whilst in their cups. And then there were men made for
the pleasing of women, as if God had put such men on
earth for the sole purpose of warming a woman’s blood for
her husband’s bed, thus guaranteeing the spread of the
human race. The latter might well claim to be the former—
as good in battle as any man, but rarely had William
found it to be the case. Perhaps it was a problem of
motivation. What man, given the choice, wouldn’t rather
be thrusting between a woman’s thighs than thrusting a
spear on the practice field? Beauty was most often lazy.
This young knight was definitely a woman-pleaser. He was
beautiful in a way William had never seen in a man. In
truth, he’d never seen it in a woman. That did little to
inspire his trust. He registered the distinctly feminine
cheers of welcome the crowd afforded the rider, aptly
proving William’s point. And then the young knight rode
past William… and looked at him.
It wasn’t a mere glance. The knight met William’s eyes
when still ten paces away and held his gaze, unrelenting,
as he rode in front of William. He even turned his head
as he passed before letting his gaze finally slip away.
William did not back down from the stare. He dropped his
eyes for no man. But he stood stoically, nothing showing
on his face. It seemed to take forever for the knight to
pass, eons in which those eyes were locked on William’s.
They were a rich dark brown and full of warmth and life.
Even with the knight’s face placidly composed, those eyes
seemed to speak volumes in a language William didn’t
understand. They reached inside him and made his stomach
clench hard with feeling.
Confusion? Curiosity? Outrage?
What did he mean by looking at William thus? They’d never
met. Was it a challenge? A welcome to a stranger? The
admiration of a young warrior to a mature one? Had he
heard tales of William’s prowess? Or had he mistaken
William for someone else?
William had stopped to watch the procession of archers on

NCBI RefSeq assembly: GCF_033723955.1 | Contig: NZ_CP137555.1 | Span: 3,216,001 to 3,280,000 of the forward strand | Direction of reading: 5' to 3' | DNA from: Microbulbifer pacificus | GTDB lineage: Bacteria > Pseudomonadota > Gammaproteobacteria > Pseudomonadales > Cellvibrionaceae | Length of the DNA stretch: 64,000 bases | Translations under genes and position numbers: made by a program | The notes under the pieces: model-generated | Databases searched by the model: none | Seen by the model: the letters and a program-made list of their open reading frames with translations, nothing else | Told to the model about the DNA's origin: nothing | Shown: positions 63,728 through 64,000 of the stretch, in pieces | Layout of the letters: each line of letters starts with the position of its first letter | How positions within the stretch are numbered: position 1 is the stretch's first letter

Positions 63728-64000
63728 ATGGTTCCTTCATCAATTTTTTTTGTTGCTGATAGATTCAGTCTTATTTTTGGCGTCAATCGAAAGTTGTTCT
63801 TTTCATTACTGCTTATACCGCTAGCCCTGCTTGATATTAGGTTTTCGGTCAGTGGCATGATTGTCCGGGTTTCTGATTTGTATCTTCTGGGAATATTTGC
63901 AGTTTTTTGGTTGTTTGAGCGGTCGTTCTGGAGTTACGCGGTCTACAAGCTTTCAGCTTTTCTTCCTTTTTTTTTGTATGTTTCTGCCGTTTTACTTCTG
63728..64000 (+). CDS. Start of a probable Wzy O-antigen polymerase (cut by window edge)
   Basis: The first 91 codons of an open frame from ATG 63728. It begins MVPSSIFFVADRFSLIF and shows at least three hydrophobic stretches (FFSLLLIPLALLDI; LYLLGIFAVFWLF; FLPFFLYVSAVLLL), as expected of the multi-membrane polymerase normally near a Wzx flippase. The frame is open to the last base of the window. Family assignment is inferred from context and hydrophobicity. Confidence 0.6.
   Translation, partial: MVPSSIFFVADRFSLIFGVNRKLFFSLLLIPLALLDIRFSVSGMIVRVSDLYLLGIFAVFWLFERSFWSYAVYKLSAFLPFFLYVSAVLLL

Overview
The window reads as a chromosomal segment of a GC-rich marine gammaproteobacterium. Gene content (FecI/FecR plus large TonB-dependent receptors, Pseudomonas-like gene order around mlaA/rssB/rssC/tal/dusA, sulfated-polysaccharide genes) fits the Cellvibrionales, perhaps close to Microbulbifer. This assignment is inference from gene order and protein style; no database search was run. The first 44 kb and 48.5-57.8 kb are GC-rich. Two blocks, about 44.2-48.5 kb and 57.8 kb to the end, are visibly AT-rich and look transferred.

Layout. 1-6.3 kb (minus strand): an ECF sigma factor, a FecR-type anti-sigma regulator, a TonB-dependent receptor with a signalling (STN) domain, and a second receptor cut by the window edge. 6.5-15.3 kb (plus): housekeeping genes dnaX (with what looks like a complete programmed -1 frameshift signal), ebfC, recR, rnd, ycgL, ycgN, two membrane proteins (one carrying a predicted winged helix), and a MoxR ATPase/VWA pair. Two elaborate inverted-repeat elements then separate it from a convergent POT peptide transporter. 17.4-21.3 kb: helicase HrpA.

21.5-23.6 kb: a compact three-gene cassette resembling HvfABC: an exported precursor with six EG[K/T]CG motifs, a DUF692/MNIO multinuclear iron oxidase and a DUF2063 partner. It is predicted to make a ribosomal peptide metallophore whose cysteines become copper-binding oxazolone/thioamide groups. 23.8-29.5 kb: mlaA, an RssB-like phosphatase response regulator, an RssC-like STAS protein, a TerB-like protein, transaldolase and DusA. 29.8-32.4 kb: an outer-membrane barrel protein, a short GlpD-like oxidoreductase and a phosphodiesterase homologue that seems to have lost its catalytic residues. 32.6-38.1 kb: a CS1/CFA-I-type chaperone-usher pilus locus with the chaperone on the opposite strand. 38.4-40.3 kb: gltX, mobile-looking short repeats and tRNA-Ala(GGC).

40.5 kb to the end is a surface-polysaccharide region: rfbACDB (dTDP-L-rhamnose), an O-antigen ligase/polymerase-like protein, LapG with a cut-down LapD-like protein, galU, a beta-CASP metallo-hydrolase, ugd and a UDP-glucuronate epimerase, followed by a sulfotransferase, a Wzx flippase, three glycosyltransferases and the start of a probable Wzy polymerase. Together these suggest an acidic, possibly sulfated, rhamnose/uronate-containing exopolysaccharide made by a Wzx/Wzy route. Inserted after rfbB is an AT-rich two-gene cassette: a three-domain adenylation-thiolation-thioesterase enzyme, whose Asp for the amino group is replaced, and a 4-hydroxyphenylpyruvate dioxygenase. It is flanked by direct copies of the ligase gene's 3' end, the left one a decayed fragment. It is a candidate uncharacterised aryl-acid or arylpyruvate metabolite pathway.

his way back from the stables, where he’d taken his tired
mount after the last round of jousting. Now he found
himself in a crowd of the castle’s laborers. One of them
was a blacksmith, his beefy form wrapped in a scarred
“D’ya know ’im?” he asked William. “The Crow?”
The blacksmith had apparently noticed the exchanged look.
William frowned. “No. Did you say ‘the Crow’?”
The man chuckled. “Aye, poor lad. ’E’s the youngest of
seven boys, and ’is brothers took all the more favorable
Another man, craggy and shrunken with age, spoke up.
“Lessee, there’s a bear, a boar, a fox—”
“Badger!” a third man said brightly. “That’s Sir Peter
“Aye. Badger. Hawk’s one, innit?”
“’Tis Sir Thomas,” the blacksmith agreed amiably.
“Lessee. Must be one more….” Craggy Face pondered
“Lion?” the third man suggested.
The blacksmith glanced at William’s tunic knowingly.
“Nay. None of the lord’s sons ’as earned that title. And
if the first two don’t, you can bet the rest won’t. Elder
brothers won’t be outdone.”
“’Ence ‘the Crow.’” Craggy Face snorted.
“Hound,” the third man supplied helpfully. “Sir Malcolm,
that one is.”
“’Ound! That’s got it done. He’s the tracker, innit?
Looks a bit ’oundish too.” Craggy Face bared his teeth
and chomped. A stench wafted on the breeze.
William’s eyes were drawn back to the Crow as he moved
away, tall and straight in the saddle. From the back his
shoulders looked broader still. They narrowed in a
defined V to an almost delicate waist. William could feel
his lip curl. “And that one? The Crow? Are all Lord
Brandon’s sons like him? In my experience, a man so
pleasing to the womenfolk is hard put to raise a sword,
much less swing one.”
The blacksmith looked offended. “’Is name is Sir
Christian. Aye, he looks fair enow, but ’e’s earned them
spurs. Them brothers of his gave him no quarter. ’Ard as
nails, every last one of ’em.”
“Aye, ’e’s a goer, Sir Christian is. Let’s go watch ’im
shoot.” Craggy Face was all eager anticipation. He and
his companion hurried away from William, following the
general flow of the crowd toward the archery targets.
The blacksmith paused and gave William a friendly look.
“Come and watch? The archery round’s the best o’ the
William was tempted. He was curious to see the Crow
shoot, to see if he had any skill to match that noble
bearing. But then he thought better of it. He did not
know what to make of the youngest Brandon, knew not the
meaning behind his look. But an uneasy feeling warned him
that keeping his distance was the most expedient course.
“Nay. I’m in search of a meal. Good morrow.”
William headed for the food stalls. He was here for a
purpose. He needed to put his cause to Lord Brandon and
earn his help. He couldn’t afford to antagonize any of
the lord’s sons. And he couldn’t afford to get led astray
with wenching, gaming, or fighting, either. His suit was